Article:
State lawmakers are pushing for tougher rules against stalking, an issue brought to light after the 2010 killing of a Tacoma elementary school teacher Jennifer Paulson by a man on bail for violating a harassment order she had filed against him.
Most people agreed with the intent of House Bill 1180 at a hearing in the House Judiciary Committee Monday. But the family of the slain teacher said it should be harsher, lawyers argued that it could violate defendants’ rights and the measure’s sponsor, Rep. Roger Goodman, said he still has a lot of amendments in mind.
“This bill responds to a number of concerns about anti-harassment orders and the anti-harassment process that isn’t taken seriously by folks in the community, that literally the anti-harassment order isn’t worth the paper it’s printed on,” said Goodman, a Kirkland Democrat. “I’m very open to amendments here because we really want to achieve the result.”
The bill would allow courts to require people who have had harassment orders filed against them to submit to electronic monitoring to track their locations and would require police to arrest a person who violates a stalking-based anti-harassment order.
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Paulson’s parents said they supported the measure but would like to see it strengthened.
“I live every day missing my daughter; she had so much to live for and so much more to give in this world,” said Nancy Heisler, Paul-son’s mother. “Please don’t let my daughter have died in vain.”
In February 2010, 30-year-old Paulson was shot to death outside Tacoma’s Birney Elementary by a man who had been following and calling her repeatedly for several years.
The shooter, Jed Ryan Waits, had been arrested a week earlier for violating an anti-harassment protection order, charged with a misdemeanor and released on $10,000 bail. He was later killed exchanging fire with a Pierce County Sheriff’s deputy.
Ken Paulson, Jennifer’s father, said he would like to see language added to the bill that would require that someone who violated an anti-harassment order for stalking be charged with a class-c felony and mandate electronic GPS monitoring for people released on bail after violating a such an order.
“This is a serious issue is what we’re trying to say,” he said of anti-stalking laws in the state. “There’s a big hole in this area.”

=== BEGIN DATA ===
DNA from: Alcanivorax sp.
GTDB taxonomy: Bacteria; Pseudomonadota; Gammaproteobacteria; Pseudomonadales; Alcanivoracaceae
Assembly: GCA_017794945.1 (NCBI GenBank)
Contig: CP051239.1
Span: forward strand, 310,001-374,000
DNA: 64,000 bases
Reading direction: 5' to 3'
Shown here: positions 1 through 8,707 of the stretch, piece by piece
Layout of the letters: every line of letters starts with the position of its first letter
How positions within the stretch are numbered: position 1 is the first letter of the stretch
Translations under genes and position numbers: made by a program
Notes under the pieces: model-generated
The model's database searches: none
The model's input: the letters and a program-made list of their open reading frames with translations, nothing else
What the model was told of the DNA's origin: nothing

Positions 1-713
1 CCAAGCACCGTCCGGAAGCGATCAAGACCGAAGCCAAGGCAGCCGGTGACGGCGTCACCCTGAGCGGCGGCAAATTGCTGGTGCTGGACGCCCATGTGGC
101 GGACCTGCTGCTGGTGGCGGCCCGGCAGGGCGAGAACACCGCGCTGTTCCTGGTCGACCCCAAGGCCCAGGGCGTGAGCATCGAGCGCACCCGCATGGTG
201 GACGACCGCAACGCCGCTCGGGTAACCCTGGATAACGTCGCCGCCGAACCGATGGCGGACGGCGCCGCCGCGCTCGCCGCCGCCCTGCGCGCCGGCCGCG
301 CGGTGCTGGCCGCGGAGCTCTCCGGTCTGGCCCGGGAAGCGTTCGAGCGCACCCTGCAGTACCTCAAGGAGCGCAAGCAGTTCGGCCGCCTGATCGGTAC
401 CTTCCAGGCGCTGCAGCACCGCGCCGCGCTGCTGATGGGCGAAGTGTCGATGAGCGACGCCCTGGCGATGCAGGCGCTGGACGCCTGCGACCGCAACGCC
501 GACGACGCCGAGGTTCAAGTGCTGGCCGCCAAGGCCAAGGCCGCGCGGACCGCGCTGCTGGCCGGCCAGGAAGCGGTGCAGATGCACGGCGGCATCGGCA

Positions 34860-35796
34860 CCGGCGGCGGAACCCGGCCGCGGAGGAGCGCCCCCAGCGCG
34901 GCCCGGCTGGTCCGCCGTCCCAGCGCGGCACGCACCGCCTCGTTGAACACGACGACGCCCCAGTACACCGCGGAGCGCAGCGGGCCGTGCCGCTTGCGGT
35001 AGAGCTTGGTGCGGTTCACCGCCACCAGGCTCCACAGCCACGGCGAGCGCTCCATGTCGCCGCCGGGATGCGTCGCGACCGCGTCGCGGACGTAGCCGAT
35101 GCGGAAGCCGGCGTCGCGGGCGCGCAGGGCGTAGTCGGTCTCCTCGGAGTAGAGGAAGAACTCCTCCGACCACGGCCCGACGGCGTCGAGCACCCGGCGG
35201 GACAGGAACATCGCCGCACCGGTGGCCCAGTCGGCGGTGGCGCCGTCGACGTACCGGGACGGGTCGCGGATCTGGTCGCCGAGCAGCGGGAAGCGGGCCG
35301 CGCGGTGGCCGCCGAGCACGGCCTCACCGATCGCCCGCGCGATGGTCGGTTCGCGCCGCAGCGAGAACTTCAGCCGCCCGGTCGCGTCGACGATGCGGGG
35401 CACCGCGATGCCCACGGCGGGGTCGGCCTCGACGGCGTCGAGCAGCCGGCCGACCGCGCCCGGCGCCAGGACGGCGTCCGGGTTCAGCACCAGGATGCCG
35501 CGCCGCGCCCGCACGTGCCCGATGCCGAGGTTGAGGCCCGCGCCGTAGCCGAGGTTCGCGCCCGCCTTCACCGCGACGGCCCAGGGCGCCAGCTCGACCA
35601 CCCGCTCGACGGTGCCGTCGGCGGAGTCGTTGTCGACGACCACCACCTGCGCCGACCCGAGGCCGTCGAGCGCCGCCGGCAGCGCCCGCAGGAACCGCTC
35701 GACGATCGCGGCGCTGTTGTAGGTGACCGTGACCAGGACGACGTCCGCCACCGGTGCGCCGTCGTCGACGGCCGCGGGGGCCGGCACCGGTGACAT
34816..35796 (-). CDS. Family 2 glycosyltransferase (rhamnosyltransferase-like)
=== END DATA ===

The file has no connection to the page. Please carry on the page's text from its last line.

Goodman proposed amendments that would require that a person charged with violating a stalking-based anti-harassment order submit to electronic monitoring for seven days and would allow the courts to mandate that someone who violates such an order participate in counseling.
Goodman also said he would be interested in extending the electronic monitoring beyond seven days based on the family’s testimony and making the language of the bill clearer to address some constitutional concerns raised by lawyers at the hearing.
Rick Bartholomew of the Washington Bar Association and Bob Cooper of the Washington Association of Criminal Defense Lawyers said they were concerned about the part of the bill that could allow judges to order electronic GPS monitoring for people when anti-harassment orders are filed against them rather than after they have been charged with breaking those orders.
They said doing so could violate state and federal constitutional protections such as the right to due process because anti-harassment orders are part of civil, not criminal law, and anyone can request such an order.
Goodman said he had looked at the language of similar statutes in other states and he planned to suggest some “lethality factors” such as having a history of violence or drug use that a defendant would have to meet in order for a judge to require GPS location-monitoring.
According to the bill’s fiscal note, it would cost state agencies about $148,900 and local courts about $1.8 million for the 2011-13 biennium.